Many guidebooks say that a trip to a Japanese onsen (hot spring) is a must-do when in Tokyo, in order to truly experience the local culture. I chose to visit Sakura Somei Onsen because of its proximity to the city. So from Sugamo station, I boarded the onsen’s free shuttle, a candy pink bus.
A full-day pass at Sakura Somei Onsen costs JPY1,260 (about USD12). Someone from the staff politely escorted me to the women’s locker room and explained the basic guidelines to me. No shoes, no phones, no cameras and… no clothes. Some onsens allow swimwear and bathrobes, but Sakura Somei isn’t one of them.
I seemed to be the only foreigner in the locker room. Perhaps the other tourists did not read the guide books? Everyone else looked like a regular. They were quick to slip out of their clothes and walked towards the baths nonchalantly. It all looked very natural. Soon enough, I too dropped my robe and hesitation, and was down to nothing but the elastic band on my wrist that had an electronic locker key attached to it.
Japanese baths are all about soaking, so you must make sure that you are squeaky clean before taking a dip. You’ll find that there is a dedicated section for soaping and scrubbing to freshen up prior to heading to the pools. Here, you can sit on a little bamboo stool while you shower. Soap, shampoo and conditioner are provided. Only after all this are you set to go bath-hopping.
The indoor area of Sakura Somei Onsen has a few types of pools. The first to catch my attention also happens to be the noisiest one with its three jets that allow you to stand and get a hydro-massage. Want to challenge your comfort levels? Dip into the cold arctic plunge pool; I can only take it up to my knees. Thankfully, there is also a sauna and a steam room to quickly warm up in afterwards.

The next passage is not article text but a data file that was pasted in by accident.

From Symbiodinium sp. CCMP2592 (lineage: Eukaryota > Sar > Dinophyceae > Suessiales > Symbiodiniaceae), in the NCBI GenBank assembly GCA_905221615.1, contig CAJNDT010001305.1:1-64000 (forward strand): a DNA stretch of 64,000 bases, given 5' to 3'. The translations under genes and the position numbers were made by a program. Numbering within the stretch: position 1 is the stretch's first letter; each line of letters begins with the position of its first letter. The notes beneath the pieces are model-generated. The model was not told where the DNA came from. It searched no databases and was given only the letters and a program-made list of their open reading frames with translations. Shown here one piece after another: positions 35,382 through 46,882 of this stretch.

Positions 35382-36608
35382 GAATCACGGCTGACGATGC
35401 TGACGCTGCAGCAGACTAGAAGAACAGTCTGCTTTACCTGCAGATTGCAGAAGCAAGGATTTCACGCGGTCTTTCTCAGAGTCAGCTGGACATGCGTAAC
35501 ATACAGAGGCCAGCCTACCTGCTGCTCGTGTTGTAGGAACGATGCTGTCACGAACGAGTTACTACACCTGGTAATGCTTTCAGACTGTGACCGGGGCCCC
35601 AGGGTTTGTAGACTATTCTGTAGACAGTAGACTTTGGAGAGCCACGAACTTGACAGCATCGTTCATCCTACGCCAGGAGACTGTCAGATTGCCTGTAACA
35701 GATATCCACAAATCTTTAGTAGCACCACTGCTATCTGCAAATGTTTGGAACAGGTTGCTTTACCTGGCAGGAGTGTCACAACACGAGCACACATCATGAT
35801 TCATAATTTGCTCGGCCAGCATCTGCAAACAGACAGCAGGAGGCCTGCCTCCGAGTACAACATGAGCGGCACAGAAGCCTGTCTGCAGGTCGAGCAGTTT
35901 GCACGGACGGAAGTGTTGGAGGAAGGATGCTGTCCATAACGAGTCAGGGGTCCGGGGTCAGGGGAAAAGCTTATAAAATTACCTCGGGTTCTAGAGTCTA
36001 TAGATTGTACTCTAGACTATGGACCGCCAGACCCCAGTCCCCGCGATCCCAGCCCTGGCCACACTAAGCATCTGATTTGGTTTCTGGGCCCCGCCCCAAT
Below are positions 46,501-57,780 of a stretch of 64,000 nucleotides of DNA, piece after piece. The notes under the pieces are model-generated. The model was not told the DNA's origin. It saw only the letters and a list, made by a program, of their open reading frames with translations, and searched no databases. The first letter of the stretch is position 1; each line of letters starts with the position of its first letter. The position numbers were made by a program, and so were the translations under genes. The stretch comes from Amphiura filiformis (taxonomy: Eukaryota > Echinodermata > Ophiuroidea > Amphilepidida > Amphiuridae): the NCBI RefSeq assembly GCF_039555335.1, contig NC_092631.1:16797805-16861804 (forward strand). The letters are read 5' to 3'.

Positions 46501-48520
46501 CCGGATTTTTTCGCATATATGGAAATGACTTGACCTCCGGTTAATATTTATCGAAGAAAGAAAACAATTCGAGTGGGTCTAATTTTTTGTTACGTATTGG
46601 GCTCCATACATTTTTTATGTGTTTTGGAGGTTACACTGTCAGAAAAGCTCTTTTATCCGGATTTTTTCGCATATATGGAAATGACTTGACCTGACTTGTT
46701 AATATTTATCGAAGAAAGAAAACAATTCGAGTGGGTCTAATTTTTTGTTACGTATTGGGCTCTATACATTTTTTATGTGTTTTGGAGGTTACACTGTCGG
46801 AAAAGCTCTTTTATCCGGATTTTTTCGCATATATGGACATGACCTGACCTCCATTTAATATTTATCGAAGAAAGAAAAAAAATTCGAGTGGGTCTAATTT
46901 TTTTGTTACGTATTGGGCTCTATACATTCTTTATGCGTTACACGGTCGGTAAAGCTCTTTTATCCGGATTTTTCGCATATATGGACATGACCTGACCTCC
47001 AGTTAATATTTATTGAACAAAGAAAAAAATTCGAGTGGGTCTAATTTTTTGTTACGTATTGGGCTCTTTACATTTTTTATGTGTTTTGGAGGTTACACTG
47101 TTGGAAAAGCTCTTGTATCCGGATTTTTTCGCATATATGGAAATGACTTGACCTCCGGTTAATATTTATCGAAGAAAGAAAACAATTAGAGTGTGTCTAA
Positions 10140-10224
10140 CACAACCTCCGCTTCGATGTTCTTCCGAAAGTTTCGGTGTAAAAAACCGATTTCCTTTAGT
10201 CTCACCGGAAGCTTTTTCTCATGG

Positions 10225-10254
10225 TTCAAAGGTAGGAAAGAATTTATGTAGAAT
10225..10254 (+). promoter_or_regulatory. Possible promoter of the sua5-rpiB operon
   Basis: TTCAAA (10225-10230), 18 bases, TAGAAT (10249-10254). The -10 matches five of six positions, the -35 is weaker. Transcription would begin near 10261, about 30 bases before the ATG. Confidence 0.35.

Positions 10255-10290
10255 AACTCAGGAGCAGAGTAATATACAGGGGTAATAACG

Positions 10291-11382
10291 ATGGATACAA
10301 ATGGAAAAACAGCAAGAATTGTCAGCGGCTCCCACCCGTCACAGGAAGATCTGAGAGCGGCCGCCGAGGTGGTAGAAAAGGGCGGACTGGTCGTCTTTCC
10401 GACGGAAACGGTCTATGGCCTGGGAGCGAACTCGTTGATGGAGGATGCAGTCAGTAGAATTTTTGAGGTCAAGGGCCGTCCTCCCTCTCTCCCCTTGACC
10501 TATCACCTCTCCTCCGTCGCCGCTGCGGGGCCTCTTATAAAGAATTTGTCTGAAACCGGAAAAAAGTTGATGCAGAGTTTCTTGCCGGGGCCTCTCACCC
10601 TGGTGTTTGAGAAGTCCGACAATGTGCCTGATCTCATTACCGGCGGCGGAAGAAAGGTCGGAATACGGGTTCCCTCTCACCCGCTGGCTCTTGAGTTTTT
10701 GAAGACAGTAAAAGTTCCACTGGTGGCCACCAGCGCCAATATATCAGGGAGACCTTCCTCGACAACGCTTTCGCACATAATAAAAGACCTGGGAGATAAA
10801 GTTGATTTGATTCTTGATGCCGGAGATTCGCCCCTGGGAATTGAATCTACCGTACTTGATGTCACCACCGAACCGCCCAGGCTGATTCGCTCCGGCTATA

Most onsens are heated to about 40°C. At each bath, there are signs indicating how hot the water is. The staff even regularly check the pools’ pH levels to make sure the water is in top condition.
The outdoor space is my favourite area. It was sakura season, and I was lucky enough to get to stare at pretty pink cherry blossoms while soaking in the warm sulphur-enriched waters. A college graduate who spoke minimal English asked me where I am from, and we talked about Singapore and Bollywood and cherry blossoms and sumo matches. The whole thing felt as if we could have been sitting at a coffee shop, except we were not. Also, we were naked.
Two hours into the onsen, I am completely relaxed and enjoying myself. I had stopped bothering to cover up between baths, and wore my towel wrapped around my head just like the Japanese women around me. My last dip before leaving was in the rotenburo, an outdoor circular bath filled with milk and minerals. It left my skin feeling very soft and moisturised.
As advised, I did not shower afterwards to let the minerals soak in. After dressing in the changing rooms, which are stocked with creams, lotions, hair dryers and brushes, I sat at the restaurant overlooking the garden and enjoyed sipping on some hot Japanese tea.
The guidebooks are right. Experiencing it for myself, I too feel that a day at the onsen is indeed a unique and beautiful part of Japanese culture. When in Japan, it’s must-try if you dare to bare.
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